The Deferred Action for Childhood Arrivals program that originated under the Obama administration is over. There will be a six-month enforcement delay, however. DACA, among other things, grants work permits to undocumented immigrants who arrived in this country as children. Senior aides to the White House stated today that we will see yet another core promise from President Trump’s campaign run in 2016 come to fruition.
Originally, Trump admin lawyers felt that they could not defend the move’s legality while the Department of Homeland Security stating that if Congress did, in fact, want to keep DACA alive in its current state then it would require an act of Congress. The constitutionality of this action has been in question for years since former President Obama put it into play. DACA allowed illegal aliens who came to the United States as children, essentially forced here by their parents, to legally work if certain criteria were met. The application costs $495. Given President Trump’s push toward illegal immigration during his campaign run, this may be another promise of his that we’re seeing kept.
President Donald Trump has decided to end the Obama-era program that grants work permits to undocumented immigrants who arrived in the country as children, according to two sources familiar with his thinking. Senior White House aides huddled Sunday afternoon to discuss the rollout of a decision likely to ignite a political firestorm — and fulfill one of the president’s core campaign promises.
Trump has wrestled for months with whether to do away with the Deferred Action for Childhood Arrivals, known as DACA. He has faced strong warnings from members of his own party not to scrap the program and struggled with his own misgivings about targeting minors for deportation.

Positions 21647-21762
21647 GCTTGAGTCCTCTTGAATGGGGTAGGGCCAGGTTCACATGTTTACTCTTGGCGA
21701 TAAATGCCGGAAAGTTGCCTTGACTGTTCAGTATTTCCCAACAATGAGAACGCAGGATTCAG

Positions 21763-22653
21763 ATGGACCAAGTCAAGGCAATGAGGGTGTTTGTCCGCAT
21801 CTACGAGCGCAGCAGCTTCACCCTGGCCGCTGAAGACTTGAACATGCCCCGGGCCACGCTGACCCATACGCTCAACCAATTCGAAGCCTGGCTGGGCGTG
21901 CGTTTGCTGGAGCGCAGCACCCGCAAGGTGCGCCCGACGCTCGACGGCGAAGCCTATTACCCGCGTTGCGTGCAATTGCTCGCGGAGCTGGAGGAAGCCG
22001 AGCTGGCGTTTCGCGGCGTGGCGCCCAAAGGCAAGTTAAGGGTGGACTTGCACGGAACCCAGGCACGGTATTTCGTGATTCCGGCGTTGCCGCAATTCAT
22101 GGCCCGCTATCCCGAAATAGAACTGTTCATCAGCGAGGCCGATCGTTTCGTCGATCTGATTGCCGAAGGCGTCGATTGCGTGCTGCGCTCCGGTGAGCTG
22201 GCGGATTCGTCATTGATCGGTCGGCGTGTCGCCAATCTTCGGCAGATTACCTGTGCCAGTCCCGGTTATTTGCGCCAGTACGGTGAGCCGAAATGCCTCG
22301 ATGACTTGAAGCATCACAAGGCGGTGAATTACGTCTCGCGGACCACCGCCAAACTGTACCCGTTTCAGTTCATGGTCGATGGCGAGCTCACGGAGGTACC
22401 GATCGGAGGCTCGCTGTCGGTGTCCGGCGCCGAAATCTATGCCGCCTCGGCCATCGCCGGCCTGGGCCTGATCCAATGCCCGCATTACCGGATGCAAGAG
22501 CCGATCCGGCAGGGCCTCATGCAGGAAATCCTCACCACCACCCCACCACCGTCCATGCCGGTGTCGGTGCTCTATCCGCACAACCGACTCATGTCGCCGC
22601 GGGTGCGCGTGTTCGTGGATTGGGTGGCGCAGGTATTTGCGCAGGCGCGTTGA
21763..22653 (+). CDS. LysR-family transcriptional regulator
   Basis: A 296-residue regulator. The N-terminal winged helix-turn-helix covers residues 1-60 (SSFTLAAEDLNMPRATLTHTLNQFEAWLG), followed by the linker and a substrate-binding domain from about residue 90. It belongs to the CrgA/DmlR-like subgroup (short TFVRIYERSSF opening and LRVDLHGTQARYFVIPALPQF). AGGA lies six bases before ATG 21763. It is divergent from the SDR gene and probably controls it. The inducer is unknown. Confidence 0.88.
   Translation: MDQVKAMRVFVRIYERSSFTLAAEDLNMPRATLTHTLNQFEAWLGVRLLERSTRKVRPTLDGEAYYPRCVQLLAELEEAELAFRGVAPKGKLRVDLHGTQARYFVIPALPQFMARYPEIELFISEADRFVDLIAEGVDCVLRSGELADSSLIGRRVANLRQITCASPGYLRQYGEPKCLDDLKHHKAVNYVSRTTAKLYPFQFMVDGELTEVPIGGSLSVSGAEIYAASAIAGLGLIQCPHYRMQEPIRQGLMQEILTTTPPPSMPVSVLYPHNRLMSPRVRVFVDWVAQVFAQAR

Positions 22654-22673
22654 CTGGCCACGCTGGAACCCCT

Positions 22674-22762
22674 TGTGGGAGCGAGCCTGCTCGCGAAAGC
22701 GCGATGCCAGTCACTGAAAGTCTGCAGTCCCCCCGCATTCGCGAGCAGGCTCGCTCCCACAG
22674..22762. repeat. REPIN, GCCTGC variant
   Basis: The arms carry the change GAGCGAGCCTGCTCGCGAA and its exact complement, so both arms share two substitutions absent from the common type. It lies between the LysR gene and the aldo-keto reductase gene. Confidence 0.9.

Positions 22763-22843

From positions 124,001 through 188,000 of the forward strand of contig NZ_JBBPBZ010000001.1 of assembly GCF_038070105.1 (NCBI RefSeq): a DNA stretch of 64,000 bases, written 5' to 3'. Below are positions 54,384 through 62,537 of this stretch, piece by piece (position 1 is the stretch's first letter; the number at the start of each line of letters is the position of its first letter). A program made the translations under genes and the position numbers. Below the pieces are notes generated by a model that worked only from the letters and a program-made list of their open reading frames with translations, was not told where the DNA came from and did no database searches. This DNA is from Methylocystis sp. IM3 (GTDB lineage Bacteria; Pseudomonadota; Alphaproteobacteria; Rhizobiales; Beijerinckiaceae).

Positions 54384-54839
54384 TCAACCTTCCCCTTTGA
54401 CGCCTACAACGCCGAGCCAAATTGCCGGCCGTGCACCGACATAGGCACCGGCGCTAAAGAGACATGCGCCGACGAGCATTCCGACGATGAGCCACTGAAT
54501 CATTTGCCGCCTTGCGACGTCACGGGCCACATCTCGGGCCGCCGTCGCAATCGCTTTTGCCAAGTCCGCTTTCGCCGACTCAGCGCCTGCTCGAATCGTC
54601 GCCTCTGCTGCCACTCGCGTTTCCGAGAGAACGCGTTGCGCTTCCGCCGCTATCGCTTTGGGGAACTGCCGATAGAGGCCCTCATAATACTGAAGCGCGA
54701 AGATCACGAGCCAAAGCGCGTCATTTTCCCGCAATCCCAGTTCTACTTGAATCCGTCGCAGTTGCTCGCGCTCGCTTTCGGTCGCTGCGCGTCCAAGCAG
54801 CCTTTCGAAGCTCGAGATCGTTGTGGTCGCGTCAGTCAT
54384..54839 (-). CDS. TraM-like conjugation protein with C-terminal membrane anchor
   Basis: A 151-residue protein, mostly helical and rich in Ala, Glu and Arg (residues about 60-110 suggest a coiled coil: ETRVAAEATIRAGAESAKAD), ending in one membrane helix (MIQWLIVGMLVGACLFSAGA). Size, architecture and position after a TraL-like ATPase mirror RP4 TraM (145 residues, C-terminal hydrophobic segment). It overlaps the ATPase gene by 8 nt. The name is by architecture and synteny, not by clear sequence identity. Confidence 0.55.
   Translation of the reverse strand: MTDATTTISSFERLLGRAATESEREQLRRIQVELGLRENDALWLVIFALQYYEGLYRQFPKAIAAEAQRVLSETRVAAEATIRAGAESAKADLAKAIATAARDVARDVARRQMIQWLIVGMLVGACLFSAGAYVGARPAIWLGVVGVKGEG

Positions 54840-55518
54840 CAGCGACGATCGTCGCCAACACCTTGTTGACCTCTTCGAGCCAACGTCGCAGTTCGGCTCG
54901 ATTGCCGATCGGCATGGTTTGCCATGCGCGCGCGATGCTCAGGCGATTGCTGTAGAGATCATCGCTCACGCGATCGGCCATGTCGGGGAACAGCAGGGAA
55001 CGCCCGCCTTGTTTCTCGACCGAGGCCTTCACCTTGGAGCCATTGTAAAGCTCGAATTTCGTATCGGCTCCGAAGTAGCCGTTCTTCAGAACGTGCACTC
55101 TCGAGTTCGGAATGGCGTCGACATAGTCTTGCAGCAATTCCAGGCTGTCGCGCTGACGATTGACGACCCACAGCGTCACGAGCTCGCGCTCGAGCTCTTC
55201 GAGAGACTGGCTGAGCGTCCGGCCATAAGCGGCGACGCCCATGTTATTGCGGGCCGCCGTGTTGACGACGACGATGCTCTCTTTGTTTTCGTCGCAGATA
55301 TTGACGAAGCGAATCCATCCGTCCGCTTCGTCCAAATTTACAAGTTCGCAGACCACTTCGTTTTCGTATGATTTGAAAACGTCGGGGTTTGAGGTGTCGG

Conversations with Attorney General Jeff Sessions, who argued that Congress — rather than the executive branch — is responsible for writing immigration law, helped persuade the president to terminate the program, the two sources said, though White House aides caution that — as with everything in the Trump White House — nothing is set in stone until an official announcement has been made.
In a nod to reservations held by many lawmakers, the White House plans to delay the enforcement of the president’s decision for six months, giving Congress a window to act, according to one White House official. But a senior White House aide said that chief of staff John Kelly, who has been running the West Wing policy process on the issue, “thinks Congress should’ve gotten its act together a lot longer ago.”